Throwing myself flat amongst the snow and the spainyard I cranked a round into the old 25-06 and got him in the scope. Shit, he’s looking straight at me and looking pretty nervous. With no time to take my pack off and use it as a rest I took a lean over a few snow covered clumps of tussock and tried to steady my breathing as I lined him up. How far? Not sure… but the buck looked pretty bloody small in the scope so I’m guessing between 200 to 300 meters. Close enough.

I wasn’t sure if my heart was still pounding from the physical exertion of the climb or I had buck fever but either way the crosshairs were wobbling like all hell. I took a breath, slowly exhaled and held waiting for the right moment. The moment the crosshairs steadied on the bucks chest for a second I took up the last few ounces of pressure on the trigger. BOOM!. The shot echoed across the valley and for a brief moment when my view through the scope recovered from the recoil I saw the chamois cartwheeling down the mountainside before disappearing out of sight.

I enjoyed a brief moment of sheer elation and even let slip a bit of a yahoo before composing myself and thinking about the task ahead, if there’s one thing I’ve learnt in my very limited experience of hunting the New Zealand alps is that shooting the animal is only half the battle. You still have to recover it.

Tony's first NZ chamois buck, taken self-guided, the hard way.
Tony's first NZ chamois buck, taken self-guided, the hard way.

Struggling up the ridge as quick as my legs would take me I eventually reached the boulder and started looking where I last saw the buck… nothing. After another ten minutes of careful searching I finally picked up a smear of blood on the snow and shortly after found a well-defined track where the dead animal had fallen and slid down the mountain, gathering speed as gravity took hold and skipping and bouncing its way down through the snow and tussocks.

I followed the marks right up to where they disappeared over a steep edge and my heart sunk. I went as close to the edge as I dared but was faced with a near vertical face dropping away into a gorge, my hard won chamois had sailed over the edge into parts unknown.

Sitting down for a moment I gathered my thoughts, there was no way in hell that I was going after the buck the way he had gone but I still wasn’t giving up. Slightly further down the main ridge was a knife-edge spur that came out and back around and I figured if I could get on that spur I could glass back onto the face where I had lost the buck and maybe pick him up in the binos. Reaching my vantage point I had barely put the binos to my eyes when I spotted a dark chocolate bundle of fur and horns tangled in the matagouri clinging precariously to the face. I’d found my buck!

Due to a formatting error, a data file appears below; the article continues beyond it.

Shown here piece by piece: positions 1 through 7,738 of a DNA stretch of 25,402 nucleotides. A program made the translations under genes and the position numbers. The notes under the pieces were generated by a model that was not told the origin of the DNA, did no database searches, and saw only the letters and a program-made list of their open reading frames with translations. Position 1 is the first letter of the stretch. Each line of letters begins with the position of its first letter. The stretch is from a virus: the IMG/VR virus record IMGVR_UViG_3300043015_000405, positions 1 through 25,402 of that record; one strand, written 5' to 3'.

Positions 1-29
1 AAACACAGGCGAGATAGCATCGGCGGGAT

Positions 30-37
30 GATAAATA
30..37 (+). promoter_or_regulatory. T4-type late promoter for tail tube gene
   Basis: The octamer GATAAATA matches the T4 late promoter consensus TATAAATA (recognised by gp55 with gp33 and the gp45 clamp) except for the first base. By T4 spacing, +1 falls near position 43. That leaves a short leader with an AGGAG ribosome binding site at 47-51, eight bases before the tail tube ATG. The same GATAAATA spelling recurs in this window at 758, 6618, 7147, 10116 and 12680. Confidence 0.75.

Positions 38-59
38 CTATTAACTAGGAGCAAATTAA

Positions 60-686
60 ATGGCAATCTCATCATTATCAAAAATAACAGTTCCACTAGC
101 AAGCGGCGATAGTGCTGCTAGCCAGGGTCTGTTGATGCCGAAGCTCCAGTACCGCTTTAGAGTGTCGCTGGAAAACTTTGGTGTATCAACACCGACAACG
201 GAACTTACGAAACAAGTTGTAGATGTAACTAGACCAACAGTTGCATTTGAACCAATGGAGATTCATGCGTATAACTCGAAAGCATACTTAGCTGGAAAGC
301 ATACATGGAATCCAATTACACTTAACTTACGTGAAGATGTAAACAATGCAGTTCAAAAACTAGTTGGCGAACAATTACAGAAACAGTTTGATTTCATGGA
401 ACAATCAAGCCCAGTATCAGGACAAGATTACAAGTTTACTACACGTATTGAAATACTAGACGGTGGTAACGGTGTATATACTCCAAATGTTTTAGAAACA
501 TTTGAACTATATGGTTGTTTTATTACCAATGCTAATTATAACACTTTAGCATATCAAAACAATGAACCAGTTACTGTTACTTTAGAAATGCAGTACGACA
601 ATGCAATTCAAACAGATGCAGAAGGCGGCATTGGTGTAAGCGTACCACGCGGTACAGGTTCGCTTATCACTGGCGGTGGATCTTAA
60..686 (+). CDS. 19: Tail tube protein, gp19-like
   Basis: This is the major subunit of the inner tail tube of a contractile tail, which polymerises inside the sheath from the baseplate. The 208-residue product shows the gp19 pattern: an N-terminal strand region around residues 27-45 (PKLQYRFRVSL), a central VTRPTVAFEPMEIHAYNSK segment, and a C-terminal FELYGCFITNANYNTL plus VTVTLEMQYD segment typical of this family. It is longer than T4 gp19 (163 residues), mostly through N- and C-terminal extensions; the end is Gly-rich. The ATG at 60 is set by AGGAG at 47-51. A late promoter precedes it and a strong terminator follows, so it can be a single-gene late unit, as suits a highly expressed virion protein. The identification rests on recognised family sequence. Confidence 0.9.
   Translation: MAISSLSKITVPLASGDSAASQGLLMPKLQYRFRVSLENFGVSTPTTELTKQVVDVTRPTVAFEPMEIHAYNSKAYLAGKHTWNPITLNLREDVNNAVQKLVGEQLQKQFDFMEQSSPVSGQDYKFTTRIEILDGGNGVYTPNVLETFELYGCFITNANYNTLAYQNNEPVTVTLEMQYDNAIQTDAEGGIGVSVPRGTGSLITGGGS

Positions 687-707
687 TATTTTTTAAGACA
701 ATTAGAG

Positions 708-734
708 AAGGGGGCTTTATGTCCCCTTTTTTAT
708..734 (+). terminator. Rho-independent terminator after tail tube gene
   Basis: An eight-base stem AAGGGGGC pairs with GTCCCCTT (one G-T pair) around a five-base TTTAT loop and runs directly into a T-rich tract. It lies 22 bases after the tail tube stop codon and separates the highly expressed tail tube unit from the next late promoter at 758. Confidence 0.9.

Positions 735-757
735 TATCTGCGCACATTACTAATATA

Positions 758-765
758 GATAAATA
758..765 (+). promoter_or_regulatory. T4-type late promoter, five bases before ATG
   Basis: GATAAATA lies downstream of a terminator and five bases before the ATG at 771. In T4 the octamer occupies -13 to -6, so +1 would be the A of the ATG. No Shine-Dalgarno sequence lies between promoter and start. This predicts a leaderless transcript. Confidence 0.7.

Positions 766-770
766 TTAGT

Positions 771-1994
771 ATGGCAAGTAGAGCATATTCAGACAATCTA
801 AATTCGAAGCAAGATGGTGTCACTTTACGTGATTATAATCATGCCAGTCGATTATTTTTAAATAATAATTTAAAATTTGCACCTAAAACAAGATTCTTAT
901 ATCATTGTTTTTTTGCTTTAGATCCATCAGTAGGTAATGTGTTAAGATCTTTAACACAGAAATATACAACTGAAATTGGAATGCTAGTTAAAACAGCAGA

Even though I’d found the buck and I could see him plain as day I almost had to walk away and leave him. He’d come to rest in a hell of a spot and I had to keep telling myself that no trophy is worth risking your life for. But I thought long and hard about and studied a series of rocky pinnacles that made their way down the face, if I could climb down them I could get to less than ten meters of my buck and then judge the situation from there.

It all went to plan and despite a few hairy bits I made it to the last jumble of rocks feeling confident that I could climb back out the way that I had come. Now I just had to reach the buck, I couldn’t see him but had memorised his position and taking a length of rope from my pack I left my gear and started sidling across the face.

It was every bit as steep as it looked but my saving grace was the matagouri and the usually loathsome spikey spainyard I was now clinging onto for dear life praying the roots would hold. Finally almost two hours after I had shot him I finally got my hands on my chammy buck. After another fifteen minutes of mucking around with the rope and crossing back and forwards across the face I managed to drag him up to safety in the rocks and breathed a sigh of relief. What an epic!

After a few happy snaps and caping the buck out I made my way back up and out to safer ground without incident and began the long hike back down off the mountain to the lake. A few hours later I staggered out of the creek bed and up onto the roadside totally exhausted. It was still a couple of hours before dark and seeing as Jeff had the car I was faced with a five kilometre walk along the road back to the campground. Before long my weary legs and boots were finding a rhythm on the bitumen and with the weight of a chammy head and cape stashed safely in my pack I couldn’t help but smile. I’m not sure when but one things for sure, I’ll be back to hunt these elusive little animals of the NZ alps.

Standing on a ridge just below the snowline looking down at Lake Wanaka.
Standing on a ridge just below the snowline looking down at Lake Wanaka.